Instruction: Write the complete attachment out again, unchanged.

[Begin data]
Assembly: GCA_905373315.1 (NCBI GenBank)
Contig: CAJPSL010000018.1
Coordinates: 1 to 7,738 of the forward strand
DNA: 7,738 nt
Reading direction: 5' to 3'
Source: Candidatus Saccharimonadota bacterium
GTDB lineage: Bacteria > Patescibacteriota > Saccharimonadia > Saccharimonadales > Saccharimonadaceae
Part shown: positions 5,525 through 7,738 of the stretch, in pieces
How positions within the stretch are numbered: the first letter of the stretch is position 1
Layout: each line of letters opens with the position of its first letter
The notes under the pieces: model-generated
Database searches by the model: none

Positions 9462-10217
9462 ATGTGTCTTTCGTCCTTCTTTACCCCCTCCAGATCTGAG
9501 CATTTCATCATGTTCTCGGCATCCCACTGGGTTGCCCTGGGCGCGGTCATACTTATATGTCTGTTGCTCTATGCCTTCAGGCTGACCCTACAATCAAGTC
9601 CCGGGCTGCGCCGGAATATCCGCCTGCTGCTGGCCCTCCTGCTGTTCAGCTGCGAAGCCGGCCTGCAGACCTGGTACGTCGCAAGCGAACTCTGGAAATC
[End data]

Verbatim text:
Assembly: GCA_905373315.1 (NCBI GenBank)
Contig: CAJPSL010000018.1
Coordinates: 1 to 7,738 of the forward strand
DNA: 7,738 nt
Reading direction: 5' to 3'
Source: Candidatus Saccharimonadota bacterium
GTDB lineage: Bacteria > Patescibacteriota > Saccharimonadia > Saccharimonadales > Saccharimonadaceae
Part shown: positions 5,525 through 7,738 of the stretch, in pieces
How positions within the stretch are numbered: the first letter of the stretch is position 1
Layout: each line of letters opens with the position of its first letter
The notes under the pieces: model-generated
Database searches by the model: none

Positions 9462-10217
9462 ATGTGTCTTTCGTCCTTCTTTACCCCCTCCAGATCTGAG
9501 CATTTCATCATGTTCTCGGCATCCCACTGGGTTGCCCTGGGCGCGGTCATACTTATATGTCTGTTGCTCTATGCCTTCAGGCTGACCCTACAATCAAGTC
9601 CCGGGCTGCGCCGGAATATCCGCCTGCTGCTGGCCCTCCTGCTGTTCAGCTGCGAAGCCGGCCTGCAGACCTGGTACGTCGCAAGCGAACTCTGGAAATC